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john: my dad is 86 years old, my mother is 89 years old. they are both in relatively good health, with some back problems. they are all there. my father was the editor of commentary from 1960's through 1995. there was a 14 year separation between him and me when the magazine was edited by my friend, neil. and i was then recruited to take over by the board. it has been an interesting experience. because of course i grew up with the magazine, and it was the formative intellectual experience of my life to be the son of these two intellectuals. and at the age of 48, i took over this publication and have had to put my own stamp on it in a much different time. brian: you see the movies that you watch and critique where? john: movie theaters, always. brian: new york? john: new york. upper west side of manhattan, usually.
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brian: ok. let's go to another movie. the boston globe story, a movie called "spotlight." [video clip] >> this is it. >> this is the law covering for one priest. there's another 90 up there. >> we have to go with us now. >> i am not going to rush the story. >> we don't have a choice. if we don't rush to print, someone else will butcher the story. joe from the herald was at the courthouse. >> mike. >> why are we hesitating? he told us to get the system. >> he told us to get the system. we need the full scope. that is the only thing that will put an end to this. brian: you say, "i feel about the often insanely false and widely romanticized depictions on screen of the way newsrooms function, and the glamorized portraits of those who work in them, the way many people feel about nails upon a black board." what did you think about
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"spotlight?" john: i thought it was the best movie of 2015. it is easily the best portrait of the functioning's of the inside of a newsroom that i have ever seen or ever hope to see. it was set in the year 2000, so what it portrayed is a world that is now gone. physical libraries, where clips are kept in file folders and envelopes that you can search through piece by piece, dogging itort of doing most of their work on the , phone or in the office, having to hustle to courtrooms. a lot of this has been superseded by the internet and searchable functions that way. a lot of people working from home and remotely. what spotlight captured was what happens when a newspaper that is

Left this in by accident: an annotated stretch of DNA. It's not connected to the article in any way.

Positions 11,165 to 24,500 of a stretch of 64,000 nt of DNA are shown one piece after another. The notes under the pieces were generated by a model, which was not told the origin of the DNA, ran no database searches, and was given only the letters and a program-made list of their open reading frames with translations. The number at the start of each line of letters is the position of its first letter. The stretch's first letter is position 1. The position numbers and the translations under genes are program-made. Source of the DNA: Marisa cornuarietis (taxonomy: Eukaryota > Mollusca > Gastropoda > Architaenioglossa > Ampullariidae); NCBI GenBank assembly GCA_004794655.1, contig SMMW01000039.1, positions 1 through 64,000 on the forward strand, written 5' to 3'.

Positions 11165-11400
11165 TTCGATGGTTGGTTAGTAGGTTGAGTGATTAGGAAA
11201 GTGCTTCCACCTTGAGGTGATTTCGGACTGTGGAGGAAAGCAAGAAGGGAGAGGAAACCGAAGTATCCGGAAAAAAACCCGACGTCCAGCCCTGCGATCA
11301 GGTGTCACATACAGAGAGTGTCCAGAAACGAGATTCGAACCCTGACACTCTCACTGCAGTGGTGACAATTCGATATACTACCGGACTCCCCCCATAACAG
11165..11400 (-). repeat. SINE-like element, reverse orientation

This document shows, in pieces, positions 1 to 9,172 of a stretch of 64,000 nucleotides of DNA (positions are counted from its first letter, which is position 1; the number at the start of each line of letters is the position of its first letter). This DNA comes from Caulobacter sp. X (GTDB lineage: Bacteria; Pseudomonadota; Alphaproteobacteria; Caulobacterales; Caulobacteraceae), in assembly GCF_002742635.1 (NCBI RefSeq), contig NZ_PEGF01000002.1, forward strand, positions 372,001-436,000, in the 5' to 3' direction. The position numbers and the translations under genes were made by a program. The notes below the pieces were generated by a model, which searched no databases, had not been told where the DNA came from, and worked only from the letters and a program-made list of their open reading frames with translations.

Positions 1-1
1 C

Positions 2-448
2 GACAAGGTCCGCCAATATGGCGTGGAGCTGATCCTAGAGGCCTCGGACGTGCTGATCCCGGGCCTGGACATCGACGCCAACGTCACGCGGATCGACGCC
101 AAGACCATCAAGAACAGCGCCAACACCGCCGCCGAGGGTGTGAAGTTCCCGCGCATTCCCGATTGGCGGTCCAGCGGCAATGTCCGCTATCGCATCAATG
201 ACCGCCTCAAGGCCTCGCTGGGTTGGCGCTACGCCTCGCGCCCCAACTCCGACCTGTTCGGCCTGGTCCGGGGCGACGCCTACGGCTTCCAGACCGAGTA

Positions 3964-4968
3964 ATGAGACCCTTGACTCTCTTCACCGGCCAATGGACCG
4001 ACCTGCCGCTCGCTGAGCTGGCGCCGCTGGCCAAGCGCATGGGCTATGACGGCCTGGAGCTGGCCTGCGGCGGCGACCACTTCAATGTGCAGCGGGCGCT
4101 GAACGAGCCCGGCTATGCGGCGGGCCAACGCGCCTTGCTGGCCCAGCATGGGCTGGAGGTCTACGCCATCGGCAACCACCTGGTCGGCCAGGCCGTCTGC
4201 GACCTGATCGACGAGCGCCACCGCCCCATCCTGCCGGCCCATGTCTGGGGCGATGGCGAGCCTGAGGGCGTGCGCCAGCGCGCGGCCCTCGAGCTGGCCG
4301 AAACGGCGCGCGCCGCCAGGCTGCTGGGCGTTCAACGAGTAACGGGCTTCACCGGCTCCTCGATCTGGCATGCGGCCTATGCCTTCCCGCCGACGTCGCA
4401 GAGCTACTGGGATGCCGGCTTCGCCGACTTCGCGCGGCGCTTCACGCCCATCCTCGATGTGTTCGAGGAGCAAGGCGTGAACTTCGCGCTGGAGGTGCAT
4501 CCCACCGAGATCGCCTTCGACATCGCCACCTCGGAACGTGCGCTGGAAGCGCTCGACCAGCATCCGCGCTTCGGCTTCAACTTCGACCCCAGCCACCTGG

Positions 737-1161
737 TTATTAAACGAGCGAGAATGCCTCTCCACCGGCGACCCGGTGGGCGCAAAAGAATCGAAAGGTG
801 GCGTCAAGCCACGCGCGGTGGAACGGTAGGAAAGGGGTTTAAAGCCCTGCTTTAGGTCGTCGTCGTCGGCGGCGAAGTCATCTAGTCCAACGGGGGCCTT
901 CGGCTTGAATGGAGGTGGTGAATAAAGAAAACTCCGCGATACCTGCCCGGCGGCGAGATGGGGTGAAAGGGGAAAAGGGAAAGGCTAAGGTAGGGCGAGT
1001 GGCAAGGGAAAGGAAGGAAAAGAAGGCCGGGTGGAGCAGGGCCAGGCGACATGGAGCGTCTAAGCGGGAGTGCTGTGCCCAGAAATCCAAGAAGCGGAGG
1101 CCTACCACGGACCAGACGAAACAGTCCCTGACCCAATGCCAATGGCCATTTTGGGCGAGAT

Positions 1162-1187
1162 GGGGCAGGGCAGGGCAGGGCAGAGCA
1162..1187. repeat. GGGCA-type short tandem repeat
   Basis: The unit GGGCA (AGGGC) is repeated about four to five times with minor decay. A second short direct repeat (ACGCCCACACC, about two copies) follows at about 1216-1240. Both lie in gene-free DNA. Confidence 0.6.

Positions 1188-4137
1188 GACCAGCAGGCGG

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serious about something commits s somethingnd let bubble for a long time, with the real possibility that what it is searching for, they will not find. in this case, they did in fact find this astonishing scandal involving the archdiocese of boston and how it covered up these molestations, hundreds and hundreds of molestations and hid the molesters from justice. it is one of the signal achievements of journalism in our time. , tonally and in spirit, is just a spectacularly good piece of work, partially because it is so quiet, it is so unflashy. it almost looks like an old
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television show, without effects. brian: let's go to another movie, a whole different feeling. "straight outta compton," back in 2015. a little bit different than what we saw. let's watch. [video clip] >> what do you have us on the ground for? >> sit tight and let us do our job. >> officer, what is going on? >> can you stay right there please? we are trying to check these bangers. >> these are artists. >> excuse me, artists? what kind? >> rappers. they are working with me in the studio right now. >> rap is not an art. who are you? >> i am the manager. >> you are wasting your time. >> you have got to be kidding me. >> these clients look like gang members. >> you cannot arrest people just because of what they look like.
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brian: "straight outta compton," compton, california. paul giamatti. john: a strong, vibrant, kicky movie. recall inelieve, as i my review, i was already too old for rap when it came in. it is a form that does not speak to me at all, and i never felt any connection to it. i am much squarer than that. but the movie itself, as a kind of update of the classic showbiz story about how the band got together and recorded its big hits, it was strikingly effective. and of course, there are manifest ironies in it, liked fact that it kids very
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sentimental even though these guys that -- some of them did very questionable things in their lives, and the fact that people have wound up playing cops on tv having recorded very anti-cop lyrics, about which i was very disapproving of the time. again, another story about how american success changes everything. because if you have ice-t -- brian: that is dr. dre. f the police," and then 20 years later, he is playing a cop on law and order. you can see how the culture kind of takes things in. it homogenizes them, softens them to a point where you can barely remember where they came
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from. when this anti-cop rap started, there were major political issues. huge crime waves. you had people attacking cops. they did not want to get out of their cars to do anything. they were scared about getting out of their cars. policies were not in place to handle crime prevention before these crimes happened. there were hearings in congress about it. and as i said, 20 years later, one of the major guys portrayed in "straight outta compton" plays a cop in the movies. brian: you have three young kids. you talk about language. i want to read this from your twitter account. if anybody wants to get on google and see it. john podhoretz, contributing editor of the weekly standard -- "lately i have taken to cursing quite a bit. life is short."